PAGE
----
Written by Barry Purchese. Tx 4th March 1983
This is an all-film school-based episode (something which was quite common during previous series but not so during this year). The main theme is how Mrs McClusky is able to manipulate events to her best advantage.
She’s already decided to reinstate Mr McGuffy, but that presents a slight problem – since the staff are well aware of the impending demo by the pupils to demand his return. Mr Smart, rather delightfully, is the only teacher brave enough to query whether she’s been at all influenced by their protests. As ever, Gwyneth Powell gives Mrs McClusky a wonderful mixture of sweetness and steel as she tells him that no, she always makes her own mind up.
Mr Smart is in a scene-stealing mood. As Miss Mooney and Mrs McClusky discuss how gifted Jonah is, and whether he’s planning to sacrifice academic achievement in order to maintain his popularity, Mr Smart looms in the background, making tea and not speaking a word – although the eye is irresistibly drawn to him!
Jonah’s not terribly popular at the moment though. He’s disinclined to get involved with the demo at first, but then changes his mind as he decides to create an impressive banner. But his ambition outstrips his ability and despite all the previous comments about his brilliance, he doesn’t seem to notice that he’s not left enough space to get all the letters in. This alienates him from the others even more, but he makes amends by opening the locked school doors, which enables the protestors to occupy the assembly hall.
And that’s his last contribution to the series. Also bowing out in this episode are Miss Mooney and Mr Hopwood and, like Jonah, they just fade away with no acknowledgement made that they won’t be returning. A slight pity, as both Lucinda Gane and Brian Capron had been notable presences over a number of years, but it’s not the first or last time that staff and pupils at Grange Hill just vanish with no ceremony.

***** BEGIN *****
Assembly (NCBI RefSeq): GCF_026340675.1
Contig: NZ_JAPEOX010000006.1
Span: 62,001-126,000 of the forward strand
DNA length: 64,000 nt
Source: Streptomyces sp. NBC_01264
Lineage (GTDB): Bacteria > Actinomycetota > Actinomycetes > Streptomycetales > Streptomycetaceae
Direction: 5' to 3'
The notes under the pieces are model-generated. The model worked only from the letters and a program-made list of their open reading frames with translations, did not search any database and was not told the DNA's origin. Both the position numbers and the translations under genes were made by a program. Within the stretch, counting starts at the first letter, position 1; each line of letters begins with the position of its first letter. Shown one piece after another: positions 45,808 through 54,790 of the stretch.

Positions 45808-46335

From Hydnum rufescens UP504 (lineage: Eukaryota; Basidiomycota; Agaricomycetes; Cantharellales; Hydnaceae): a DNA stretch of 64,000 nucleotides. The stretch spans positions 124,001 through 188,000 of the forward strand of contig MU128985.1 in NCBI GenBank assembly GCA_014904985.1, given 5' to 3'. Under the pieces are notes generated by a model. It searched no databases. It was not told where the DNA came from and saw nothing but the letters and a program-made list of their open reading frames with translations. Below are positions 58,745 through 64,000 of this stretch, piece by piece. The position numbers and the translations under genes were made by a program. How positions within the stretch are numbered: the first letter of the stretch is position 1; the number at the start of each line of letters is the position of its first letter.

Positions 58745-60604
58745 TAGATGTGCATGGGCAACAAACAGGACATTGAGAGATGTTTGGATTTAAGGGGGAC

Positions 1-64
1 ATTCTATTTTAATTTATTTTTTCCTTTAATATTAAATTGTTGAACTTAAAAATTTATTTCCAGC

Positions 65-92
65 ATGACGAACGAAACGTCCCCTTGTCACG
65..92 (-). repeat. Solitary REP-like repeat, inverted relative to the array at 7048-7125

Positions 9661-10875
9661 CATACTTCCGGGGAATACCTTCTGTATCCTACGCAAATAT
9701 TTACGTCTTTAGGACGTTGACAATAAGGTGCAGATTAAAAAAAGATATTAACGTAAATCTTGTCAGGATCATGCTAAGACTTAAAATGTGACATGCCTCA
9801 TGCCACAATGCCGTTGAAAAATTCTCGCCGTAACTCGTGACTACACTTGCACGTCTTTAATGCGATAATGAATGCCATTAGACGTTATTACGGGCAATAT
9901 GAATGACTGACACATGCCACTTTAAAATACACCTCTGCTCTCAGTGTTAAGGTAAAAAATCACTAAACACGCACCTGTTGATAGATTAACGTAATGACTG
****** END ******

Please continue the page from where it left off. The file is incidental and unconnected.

The return of Mr McGuffy is a gloriously awkward moment. As the impressively large body of pupils chant for his return, they then eerily fall silent as he does appear and slowly makes his way to the front. Claire, Suzanne and the others are appalled to discover that he was reinstated the previous day, so they feel they’ve made all this effort for nothing. The irony that they’re not even slightly pleased to see him (despite the banners and chanting) is picked up by him – and there’s also a real sense that they used Mr McGuffy simply as the figurehead for all their frustrations about the school. If Mr McGuffy had been reinstated due to their pressure they would have been delighted, but since the decision was taken out of their hands it only serves to reinforce how impotent and powerless they are.
Mrs McClusky does offer the olive branch of possibly allowing the pupils to take more of a role in future decision making, but – like her manipulation of the flexi-time referendum – you can be sure she’ll always end up on top.
And with the long-range reveal of Pogo’s girlfriend (an unnamed pupil from St Mary’s) series six draws to a close. Always a favourite series of mine, it still impresses, more than thirty years on.